I keep seeing "Memcached is not a key value store. It is a cache. Hence the name." This is strongly reinforced by statements made in the memcached mailing list itself.

This is short sighted.

Memcached is a number of things. It is an idea (fast key value store, with distributed hash function scaling), it is a network protocol (two of them, in fact), it is a selection of client libraries and APIs (most based on libmemcached), and it is a server implementation. In fact, now, is is now a number of server implementations, because now there are a number of different things that implement the memcached protocol.

Only one of which is the open source community edition of the memcached server, version 1.4, downloadable from

Despite what you may get told, especially on the memcached mailing list, you can in fact use memcached as a store, not just as a cache.

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MySQL+Memcached is still the workhorse

(originally posted at the Gear6 corporate blog: MySQL+Memcached is still the workhorse.  Please comment there.)

Because I'm becoming known as someone who knows something about "this whole NoSQL thing", people have started asking me to take a look at some of their systems or ideas, and tell them which NoSQL technology they should use.

To be fair, it is a confusing space right now, there are a LOT of NoSQL technologies showing up, and there is a lot of buzz from the tech press, and in blogs and on twitter.  Most of that buzz is, frankly, ignorant and uninformed, and is being written by people who do not have enough experience running live systems.

A couple of times already, someone has described an application or concept to me, and asked "So, should I use Cassandra, or CouchDB, or what?"

And I look …

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Libmemcached 0.38 Release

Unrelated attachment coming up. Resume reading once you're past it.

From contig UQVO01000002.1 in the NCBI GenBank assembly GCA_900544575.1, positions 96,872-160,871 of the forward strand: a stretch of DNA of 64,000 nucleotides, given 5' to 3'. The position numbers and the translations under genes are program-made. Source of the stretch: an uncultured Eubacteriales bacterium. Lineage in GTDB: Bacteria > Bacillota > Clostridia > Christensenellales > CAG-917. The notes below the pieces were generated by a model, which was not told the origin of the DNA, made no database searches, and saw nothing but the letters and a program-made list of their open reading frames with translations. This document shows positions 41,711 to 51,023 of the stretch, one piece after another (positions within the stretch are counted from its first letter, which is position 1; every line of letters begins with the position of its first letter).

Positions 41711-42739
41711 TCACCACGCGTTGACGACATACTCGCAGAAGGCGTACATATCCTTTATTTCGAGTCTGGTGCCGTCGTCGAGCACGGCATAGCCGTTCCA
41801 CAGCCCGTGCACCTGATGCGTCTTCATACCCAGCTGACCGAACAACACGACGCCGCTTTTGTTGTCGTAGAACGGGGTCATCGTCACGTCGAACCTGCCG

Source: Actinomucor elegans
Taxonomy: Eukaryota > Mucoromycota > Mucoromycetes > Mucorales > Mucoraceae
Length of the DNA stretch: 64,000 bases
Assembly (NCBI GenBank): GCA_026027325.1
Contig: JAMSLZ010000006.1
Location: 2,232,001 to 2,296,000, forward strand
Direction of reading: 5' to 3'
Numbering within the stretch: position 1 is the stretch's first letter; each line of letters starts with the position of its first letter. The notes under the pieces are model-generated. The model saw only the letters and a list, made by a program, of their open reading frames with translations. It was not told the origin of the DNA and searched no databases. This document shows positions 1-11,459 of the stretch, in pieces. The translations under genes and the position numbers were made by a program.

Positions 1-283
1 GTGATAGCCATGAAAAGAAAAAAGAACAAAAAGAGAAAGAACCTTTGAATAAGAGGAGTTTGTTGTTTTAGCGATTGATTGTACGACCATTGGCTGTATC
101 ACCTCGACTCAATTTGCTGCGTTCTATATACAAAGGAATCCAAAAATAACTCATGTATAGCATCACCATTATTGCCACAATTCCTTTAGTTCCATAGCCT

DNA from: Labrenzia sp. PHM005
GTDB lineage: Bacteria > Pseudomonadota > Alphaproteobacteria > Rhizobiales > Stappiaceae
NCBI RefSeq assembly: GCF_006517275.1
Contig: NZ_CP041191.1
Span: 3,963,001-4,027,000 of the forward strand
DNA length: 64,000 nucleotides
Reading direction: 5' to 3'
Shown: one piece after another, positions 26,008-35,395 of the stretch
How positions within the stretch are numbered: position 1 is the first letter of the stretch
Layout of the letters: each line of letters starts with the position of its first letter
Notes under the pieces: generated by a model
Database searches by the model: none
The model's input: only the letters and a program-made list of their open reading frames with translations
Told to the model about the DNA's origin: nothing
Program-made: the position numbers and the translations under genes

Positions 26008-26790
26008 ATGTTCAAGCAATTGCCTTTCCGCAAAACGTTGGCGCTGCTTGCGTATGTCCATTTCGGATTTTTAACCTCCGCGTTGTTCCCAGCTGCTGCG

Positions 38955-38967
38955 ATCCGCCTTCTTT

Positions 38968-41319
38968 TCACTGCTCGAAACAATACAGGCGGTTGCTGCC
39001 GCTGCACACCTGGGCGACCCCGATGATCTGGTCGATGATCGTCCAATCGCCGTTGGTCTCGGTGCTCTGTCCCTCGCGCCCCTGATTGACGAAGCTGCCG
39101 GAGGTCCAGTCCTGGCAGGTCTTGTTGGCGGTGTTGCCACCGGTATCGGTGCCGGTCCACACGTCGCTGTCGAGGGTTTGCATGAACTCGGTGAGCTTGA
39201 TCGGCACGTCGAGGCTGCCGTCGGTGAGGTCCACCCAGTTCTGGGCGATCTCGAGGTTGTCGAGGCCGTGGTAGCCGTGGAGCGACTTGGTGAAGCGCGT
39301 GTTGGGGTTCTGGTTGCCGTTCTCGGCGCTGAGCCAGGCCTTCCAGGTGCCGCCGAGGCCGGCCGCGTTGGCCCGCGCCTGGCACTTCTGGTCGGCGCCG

From the Changelog:

C++ interface for libhashkit.
Modified memcached_set_memory_allocators() so that it requires a context pointer.
memcached_clone() now runs 5 times faster.
Functions used for callbacks are now given const memcached_st.
memslap now creates a configuration file at ~/.memslap.cnf
memcached_purge() now calls any callbacks registered during get execution.
Many fixes to memslap.
Updates for memcapable.
Compile fixes for OpenBSD.
Fix for possible recursive decent on IO failure.

Possibly the most exciting piece is the performance wins for memcached_clone(). In a lot of situations developers use libmemcached with Apache. Each time an Apache process has to be created a clone() call is made (in some PHP architectures this happens with each request). On local testing this went from around ~300ms for me, down to …

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10x Performance Improvements in MySQL – A Case Study

The slides for my presentation at FOSDEM 2010 are now available online at slideshare. In this presentation I describe a successful client implementation with the result of 10x performance improvements. My presentation covers monitoring, reviewing and analyzing SQL, the art of indexes, improving SQL, storage engines and caching.

The end result was a page load improvement from 700+ms load time to a a consistent 60ms.

10x Performance Improvements – A Case Study View more presentations from Ronald Bradford.

Using ini files for PHP application settings

At dealnews we have three tiers of servers. First is our development servers, then staging and finally production. The complexity of the environment increases at each level. On a development server, everything runs on the localhost: mysql, memcached, etc. At the staging level, there is a dedicated MySQL server. In production, it gets quite wild with redundant services and two data centers.

One of the challenges of this is where and how to store the connection information for all these services. We have done several things in the past. The most common thing is to store this information in a PHP file. It may be per server or there could be one big file like:


    $server = "localhost";
} else {
    $server = "";


This gets messy quickly. Option two is to deploy a …